Fuel-saving and CO2-cutting weight reduction is one of the key engineering themes behind the next-generation Nissan Micra, which goes on sale here in summer 2010. The new supermini is significantly lighter and more fuel-efficient than its predecessor as a result of a new platform, or core architecture - called 'V' for versatility - which Nissan has ruthlessly pared weight from.
An average of 50kg has been cut across the range, and some models are as much as 60-70kg lighter as a result of measures that include a redesigned exhaust system and a vastly reduced parts count in the seating.
Project leader Noritaka Tsuru described the new package as a "breakthrough car" due to the virtuous circle created by weight reduction, the reduced fuel consumption that follows allowing a smaller fuel tank, which in turn improves interior space.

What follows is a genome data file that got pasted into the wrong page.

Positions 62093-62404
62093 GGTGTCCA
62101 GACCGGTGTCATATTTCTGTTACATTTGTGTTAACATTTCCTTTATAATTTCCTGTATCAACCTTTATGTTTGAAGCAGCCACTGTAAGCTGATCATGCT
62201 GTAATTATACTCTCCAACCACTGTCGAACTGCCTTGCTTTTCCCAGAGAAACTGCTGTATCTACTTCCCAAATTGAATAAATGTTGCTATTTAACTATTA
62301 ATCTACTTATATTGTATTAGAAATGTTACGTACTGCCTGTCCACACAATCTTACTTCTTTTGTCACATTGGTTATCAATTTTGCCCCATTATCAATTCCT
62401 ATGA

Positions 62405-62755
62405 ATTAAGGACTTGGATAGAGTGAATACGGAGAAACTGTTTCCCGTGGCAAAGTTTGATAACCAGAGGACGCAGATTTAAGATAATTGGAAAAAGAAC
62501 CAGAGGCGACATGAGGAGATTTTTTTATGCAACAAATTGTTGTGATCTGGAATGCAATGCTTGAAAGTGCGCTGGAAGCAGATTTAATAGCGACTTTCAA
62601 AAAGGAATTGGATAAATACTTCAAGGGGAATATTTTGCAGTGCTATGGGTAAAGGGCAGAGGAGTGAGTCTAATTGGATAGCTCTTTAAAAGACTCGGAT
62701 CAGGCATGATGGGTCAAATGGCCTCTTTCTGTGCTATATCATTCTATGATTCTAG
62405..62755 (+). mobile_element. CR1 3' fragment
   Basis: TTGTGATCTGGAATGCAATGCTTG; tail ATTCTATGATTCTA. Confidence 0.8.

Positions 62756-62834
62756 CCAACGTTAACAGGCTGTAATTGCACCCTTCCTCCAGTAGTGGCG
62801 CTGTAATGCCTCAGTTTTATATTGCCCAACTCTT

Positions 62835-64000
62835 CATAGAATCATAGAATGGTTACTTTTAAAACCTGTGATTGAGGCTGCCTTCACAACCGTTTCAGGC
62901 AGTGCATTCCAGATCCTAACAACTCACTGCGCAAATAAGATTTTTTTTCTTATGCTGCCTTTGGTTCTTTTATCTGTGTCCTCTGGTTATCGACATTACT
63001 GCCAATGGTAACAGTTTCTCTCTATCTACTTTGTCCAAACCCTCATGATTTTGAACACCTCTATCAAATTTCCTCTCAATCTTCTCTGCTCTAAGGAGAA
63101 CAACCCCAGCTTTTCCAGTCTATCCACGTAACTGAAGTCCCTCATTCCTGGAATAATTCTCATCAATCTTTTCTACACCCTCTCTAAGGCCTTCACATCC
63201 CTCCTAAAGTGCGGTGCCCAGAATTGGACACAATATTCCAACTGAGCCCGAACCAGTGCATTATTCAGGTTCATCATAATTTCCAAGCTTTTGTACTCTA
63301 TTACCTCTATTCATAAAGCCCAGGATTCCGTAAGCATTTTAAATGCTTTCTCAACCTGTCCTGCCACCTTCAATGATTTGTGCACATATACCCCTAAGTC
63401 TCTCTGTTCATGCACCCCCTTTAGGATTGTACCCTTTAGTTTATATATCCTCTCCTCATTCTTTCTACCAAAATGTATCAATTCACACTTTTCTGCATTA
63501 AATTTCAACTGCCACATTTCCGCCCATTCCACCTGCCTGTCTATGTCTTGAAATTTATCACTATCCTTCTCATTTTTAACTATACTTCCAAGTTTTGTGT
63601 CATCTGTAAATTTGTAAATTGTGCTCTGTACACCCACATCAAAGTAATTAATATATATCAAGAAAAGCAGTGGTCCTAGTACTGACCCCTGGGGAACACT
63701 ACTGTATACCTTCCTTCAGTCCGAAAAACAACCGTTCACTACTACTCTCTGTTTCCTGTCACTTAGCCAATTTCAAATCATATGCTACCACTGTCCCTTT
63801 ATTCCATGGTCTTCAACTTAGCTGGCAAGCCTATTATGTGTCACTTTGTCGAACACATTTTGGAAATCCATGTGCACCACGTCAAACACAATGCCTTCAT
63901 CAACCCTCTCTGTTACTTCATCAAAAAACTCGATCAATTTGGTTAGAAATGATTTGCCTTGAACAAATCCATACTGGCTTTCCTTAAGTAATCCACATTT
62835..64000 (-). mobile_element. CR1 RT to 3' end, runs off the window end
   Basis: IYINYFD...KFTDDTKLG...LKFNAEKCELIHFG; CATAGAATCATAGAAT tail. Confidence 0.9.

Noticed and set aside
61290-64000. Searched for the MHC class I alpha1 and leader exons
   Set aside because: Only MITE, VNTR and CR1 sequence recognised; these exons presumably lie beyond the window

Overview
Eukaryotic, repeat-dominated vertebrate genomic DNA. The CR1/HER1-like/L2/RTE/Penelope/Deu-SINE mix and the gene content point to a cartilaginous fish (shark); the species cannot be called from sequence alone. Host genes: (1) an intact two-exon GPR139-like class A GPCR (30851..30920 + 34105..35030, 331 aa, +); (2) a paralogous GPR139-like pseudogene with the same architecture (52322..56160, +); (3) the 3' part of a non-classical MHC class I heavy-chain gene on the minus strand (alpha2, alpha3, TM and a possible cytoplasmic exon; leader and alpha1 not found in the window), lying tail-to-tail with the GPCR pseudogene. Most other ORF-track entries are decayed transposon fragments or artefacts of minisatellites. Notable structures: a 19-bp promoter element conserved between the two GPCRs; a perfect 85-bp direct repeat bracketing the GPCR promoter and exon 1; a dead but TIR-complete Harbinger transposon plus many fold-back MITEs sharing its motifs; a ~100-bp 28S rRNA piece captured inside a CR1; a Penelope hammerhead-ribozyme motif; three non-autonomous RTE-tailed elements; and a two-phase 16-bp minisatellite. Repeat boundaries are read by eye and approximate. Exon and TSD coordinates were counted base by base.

Fuel consumption has also been reduced by using a new three-cylinder petrol engine with engine that generates less energy-wasting internal friction, and a better transmission. A diesel version is also planned. Over the next three years the V platform will spawn three different body styles - hatch, saloon and MPV - but only the hatchback and supermini MPV will make it to the UK.
Clean Green Cars was granted a 'no-photos' sneak preview of the final car at a private unveil at Nissan's new Yokohama HQ in Japan that also revealed two exterior design details that assist with the car's reduced diet. Two unusual 'U' shapes scored in the roof help alleviate vibration, allowing sound insulation to be shed, while an upward curve to the rear of the roofline significantly improves aerodynamics.
This new lighter Micra builds on a welcome trend towards lighter superminis begun by the Mazda2, and should see the consumption and emissions performance of small cars continuing to improve.